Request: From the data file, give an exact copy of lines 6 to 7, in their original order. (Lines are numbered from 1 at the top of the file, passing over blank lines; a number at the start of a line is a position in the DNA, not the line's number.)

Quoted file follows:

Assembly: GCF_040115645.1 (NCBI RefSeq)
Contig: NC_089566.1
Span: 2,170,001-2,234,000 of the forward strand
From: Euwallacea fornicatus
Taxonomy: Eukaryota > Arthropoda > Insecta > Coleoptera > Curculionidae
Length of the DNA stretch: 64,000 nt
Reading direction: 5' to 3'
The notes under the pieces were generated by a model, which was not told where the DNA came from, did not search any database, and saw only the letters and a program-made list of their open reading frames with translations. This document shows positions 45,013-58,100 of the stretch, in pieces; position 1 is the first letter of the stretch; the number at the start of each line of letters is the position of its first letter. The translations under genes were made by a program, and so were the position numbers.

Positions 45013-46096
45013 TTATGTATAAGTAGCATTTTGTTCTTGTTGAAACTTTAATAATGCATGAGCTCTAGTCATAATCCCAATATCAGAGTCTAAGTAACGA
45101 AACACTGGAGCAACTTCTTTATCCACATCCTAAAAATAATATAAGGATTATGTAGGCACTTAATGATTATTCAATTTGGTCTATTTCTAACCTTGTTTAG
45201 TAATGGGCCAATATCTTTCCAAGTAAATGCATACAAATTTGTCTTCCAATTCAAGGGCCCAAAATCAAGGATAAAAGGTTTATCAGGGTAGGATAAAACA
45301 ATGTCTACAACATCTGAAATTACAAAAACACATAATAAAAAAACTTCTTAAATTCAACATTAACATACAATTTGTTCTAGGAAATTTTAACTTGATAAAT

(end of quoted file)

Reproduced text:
Length of the DNA stretch: 64,000 nt
Reading direction: 5' to 3'